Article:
• Sometimes, footnotes are needed. For example, to explain that “soute” [sweet] rhymed with “root” in Chaucer’s day. So perhaps with a portmanteau word in Jabberwocky, to explain that “slithy” implies both “slimy” and “lithe.”

If you haven’t already, get (and read) Martin Gardner’s “Annotated Alice.” The comments on both Alice books are wonderful, as is the extensive commentary on “Jabberwocky.” This is my all-time favorite book.

You’re welcome. We aim to please. :slight_smile:

Zev Steinhardt

So do you think I can convince Czarcasm to change his name to visco-agile?

As one of my Latin teachers once said, a translation of a poem may itself be a poem, and it may even be a good poem, but it’s never the same poem. This is a good illustration of that.
“Jabberwocky” might not actually be so easy as folks are assuming, since those words aren’t really nonsense words: Caroll had definite meanings in mind for each of them, when he wrote the poem, and chose words to match the meanings. F’rinstance, “brilling” means the time of day when one starts broiling things for supper, about 4:00 PM, and to gimble is to put holes through something, like a gimlet. “Gyre” is obviously related to “gyrate”. Somewhere, there’s an explanation of all of them, but those are the only ones I remember.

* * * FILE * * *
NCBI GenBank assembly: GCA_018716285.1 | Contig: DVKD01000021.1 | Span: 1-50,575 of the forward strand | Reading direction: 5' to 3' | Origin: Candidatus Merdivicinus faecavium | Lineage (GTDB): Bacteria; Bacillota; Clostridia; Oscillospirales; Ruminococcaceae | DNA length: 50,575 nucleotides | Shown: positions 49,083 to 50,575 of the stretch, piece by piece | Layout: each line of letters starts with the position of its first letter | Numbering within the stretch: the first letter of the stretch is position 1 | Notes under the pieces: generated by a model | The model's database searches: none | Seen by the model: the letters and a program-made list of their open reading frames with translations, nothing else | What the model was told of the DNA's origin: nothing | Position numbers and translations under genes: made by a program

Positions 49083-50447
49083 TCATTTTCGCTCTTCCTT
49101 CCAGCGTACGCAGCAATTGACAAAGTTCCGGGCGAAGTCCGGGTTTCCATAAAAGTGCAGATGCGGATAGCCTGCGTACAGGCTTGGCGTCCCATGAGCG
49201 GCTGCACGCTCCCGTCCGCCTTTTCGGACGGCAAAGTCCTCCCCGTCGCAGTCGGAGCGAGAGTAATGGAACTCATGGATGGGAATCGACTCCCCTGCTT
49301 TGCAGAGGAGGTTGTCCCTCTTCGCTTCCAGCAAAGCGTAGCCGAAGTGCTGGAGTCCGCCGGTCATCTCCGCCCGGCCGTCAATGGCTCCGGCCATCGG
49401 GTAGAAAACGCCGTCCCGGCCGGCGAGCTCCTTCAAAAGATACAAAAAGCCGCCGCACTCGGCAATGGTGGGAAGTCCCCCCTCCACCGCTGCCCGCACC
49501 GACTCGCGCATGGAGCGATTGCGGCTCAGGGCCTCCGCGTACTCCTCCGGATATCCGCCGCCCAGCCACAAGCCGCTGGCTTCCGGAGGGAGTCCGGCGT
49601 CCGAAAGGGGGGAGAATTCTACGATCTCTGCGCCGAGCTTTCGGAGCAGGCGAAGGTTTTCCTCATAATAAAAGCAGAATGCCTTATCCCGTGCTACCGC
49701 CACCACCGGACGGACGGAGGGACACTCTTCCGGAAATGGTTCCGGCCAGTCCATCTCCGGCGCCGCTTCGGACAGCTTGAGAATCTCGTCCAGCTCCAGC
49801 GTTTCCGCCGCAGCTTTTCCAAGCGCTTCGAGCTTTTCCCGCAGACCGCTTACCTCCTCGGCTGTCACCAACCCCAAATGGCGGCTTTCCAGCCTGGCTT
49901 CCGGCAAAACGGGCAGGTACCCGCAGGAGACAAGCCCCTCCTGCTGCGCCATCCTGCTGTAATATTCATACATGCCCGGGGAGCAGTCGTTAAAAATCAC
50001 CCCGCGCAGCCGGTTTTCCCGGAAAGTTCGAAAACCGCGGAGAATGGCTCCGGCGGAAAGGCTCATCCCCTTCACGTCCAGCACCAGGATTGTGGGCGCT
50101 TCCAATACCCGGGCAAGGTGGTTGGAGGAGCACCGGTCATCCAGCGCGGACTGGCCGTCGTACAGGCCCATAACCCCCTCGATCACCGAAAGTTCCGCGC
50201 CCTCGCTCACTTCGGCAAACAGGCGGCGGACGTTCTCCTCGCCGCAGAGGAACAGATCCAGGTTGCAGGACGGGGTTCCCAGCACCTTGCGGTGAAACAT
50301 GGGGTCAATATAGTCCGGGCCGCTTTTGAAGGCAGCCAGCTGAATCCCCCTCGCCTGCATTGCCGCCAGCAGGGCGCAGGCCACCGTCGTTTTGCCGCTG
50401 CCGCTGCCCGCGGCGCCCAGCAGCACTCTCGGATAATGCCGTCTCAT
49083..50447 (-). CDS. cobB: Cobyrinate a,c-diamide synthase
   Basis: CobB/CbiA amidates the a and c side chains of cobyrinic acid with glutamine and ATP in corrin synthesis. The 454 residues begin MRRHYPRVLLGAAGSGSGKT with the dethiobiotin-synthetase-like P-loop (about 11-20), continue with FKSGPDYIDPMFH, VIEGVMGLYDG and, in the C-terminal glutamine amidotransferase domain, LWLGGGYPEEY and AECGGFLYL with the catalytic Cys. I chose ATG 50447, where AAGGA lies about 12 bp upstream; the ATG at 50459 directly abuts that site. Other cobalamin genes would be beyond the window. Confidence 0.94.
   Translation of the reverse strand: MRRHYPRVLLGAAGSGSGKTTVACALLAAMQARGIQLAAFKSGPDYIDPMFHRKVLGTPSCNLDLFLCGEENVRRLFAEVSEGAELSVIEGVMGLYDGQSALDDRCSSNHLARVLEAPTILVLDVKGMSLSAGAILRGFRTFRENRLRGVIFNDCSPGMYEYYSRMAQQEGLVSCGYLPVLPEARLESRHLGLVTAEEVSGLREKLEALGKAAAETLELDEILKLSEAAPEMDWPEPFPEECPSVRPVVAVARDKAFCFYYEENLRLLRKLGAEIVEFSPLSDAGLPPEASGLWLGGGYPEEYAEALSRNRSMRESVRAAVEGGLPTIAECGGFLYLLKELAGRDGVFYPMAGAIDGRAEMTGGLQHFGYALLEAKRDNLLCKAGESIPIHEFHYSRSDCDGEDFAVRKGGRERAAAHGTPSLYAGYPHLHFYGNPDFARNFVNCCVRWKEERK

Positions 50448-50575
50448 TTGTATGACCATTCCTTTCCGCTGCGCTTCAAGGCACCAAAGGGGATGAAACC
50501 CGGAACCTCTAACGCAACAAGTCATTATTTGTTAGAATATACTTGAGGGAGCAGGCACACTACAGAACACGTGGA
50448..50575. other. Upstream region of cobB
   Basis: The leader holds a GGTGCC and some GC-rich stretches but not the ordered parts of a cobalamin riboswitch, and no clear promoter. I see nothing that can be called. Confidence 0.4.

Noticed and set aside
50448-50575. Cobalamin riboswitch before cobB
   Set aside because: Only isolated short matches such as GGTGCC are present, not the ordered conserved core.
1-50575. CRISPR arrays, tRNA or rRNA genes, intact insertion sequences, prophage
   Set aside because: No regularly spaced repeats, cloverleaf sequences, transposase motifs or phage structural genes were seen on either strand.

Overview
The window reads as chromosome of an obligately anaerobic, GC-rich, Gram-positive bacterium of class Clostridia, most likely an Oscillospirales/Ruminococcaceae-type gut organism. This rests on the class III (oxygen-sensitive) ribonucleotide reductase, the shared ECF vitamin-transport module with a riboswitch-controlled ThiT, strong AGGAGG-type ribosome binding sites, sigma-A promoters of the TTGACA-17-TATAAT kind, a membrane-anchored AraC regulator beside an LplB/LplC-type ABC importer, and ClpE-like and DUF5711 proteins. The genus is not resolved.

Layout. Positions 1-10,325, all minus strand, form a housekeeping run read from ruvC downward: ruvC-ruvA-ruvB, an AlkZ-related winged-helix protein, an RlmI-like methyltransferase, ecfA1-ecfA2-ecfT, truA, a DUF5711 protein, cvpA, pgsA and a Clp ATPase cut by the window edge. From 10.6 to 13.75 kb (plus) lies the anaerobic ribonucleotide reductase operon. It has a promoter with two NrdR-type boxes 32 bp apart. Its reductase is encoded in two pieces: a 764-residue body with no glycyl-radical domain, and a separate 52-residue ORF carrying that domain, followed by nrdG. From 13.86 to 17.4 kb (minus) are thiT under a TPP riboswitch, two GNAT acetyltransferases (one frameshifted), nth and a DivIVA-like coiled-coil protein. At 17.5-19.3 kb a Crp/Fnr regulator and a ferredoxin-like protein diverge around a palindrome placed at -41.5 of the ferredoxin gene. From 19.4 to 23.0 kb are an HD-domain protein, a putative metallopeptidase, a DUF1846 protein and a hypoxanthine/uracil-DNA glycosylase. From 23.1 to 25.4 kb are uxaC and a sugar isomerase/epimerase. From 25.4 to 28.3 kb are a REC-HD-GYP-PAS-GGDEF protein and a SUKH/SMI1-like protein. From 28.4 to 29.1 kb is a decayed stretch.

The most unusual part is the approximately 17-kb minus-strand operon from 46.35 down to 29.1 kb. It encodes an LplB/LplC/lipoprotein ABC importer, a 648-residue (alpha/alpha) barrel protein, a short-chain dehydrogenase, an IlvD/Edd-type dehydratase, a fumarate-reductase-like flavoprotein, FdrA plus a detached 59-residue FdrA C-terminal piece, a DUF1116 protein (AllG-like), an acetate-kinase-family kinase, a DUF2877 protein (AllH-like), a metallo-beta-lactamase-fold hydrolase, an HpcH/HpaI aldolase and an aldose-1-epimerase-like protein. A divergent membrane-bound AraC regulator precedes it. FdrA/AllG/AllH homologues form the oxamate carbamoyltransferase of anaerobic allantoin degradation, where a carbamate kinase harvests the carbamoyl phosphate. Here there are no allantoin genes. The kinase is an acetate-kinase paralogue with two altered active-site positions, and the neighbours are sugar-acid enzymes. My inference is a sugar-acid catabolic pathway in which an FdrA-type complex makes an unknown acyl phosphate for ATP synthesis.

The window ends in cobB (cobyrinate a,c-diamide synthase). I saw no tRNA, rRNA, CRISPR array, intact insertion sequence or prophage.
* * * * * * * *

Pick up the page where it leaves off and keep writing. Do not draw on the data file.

Oh, and of course, a vorpal weapon is one which decapitates an opponent on a critical hit, but everyone knows that.

If you read the excellent “Annotated Alice” you will find that many of the “nonsense” words are “portmanteaus” of two other words. “Mimsy” is a combination of “miserable” and “flimsy” and so forth.

There is nowhere the amount of drivel as you might think. The translations probably posed a formidable challenge.

I read the Annotated Alice some time back, and I agree the words are portmanteaux. But surely this makes it even harder to translate? Why not make new portmanteaux in Spanish? Seems to me footnotes are the only other good alternative.

By the way, enjoyed zev’s website immensly, and was surprised by just how different all the different translations were. But I guess I shouldn’t have been.

Chronos: << F’rinstance, “brilling” means the time of day when one starts broiling things for supper, about 4:00 PM, and to gimble is to put holes through something, like a gimlet. “Gyre” is obviously related to “gyrate”. Somewhere, there’s an explanation of all of them, but those are the only ones I remember. >>

“Brillig”, Chronos, not “brilling”. Let’s get it right, otherwise we’re down the slithy slope that leads from saying “borogroves” rather than the correct “borogoves.”

The best source for explanations of Jabberwocky is the aforementioned ANNOTATED ALICE by Martin Gardner (there is also a second volume, about 20 years later, called MORE ANNOTATED ALICE, I think, because there have been a lot of discoveries/inquiries since the original version.)

Some of the explanations – like the 4 PM tea-time – are given in the ALICE text, provided by Humpty Dumpty, and should be considered in context. After all, Humpty is the one who says, “When I use a word, it means exactly what I tell it to mean, neither more nor less.” [I’m paraphrasing, I don’t have my text with me.]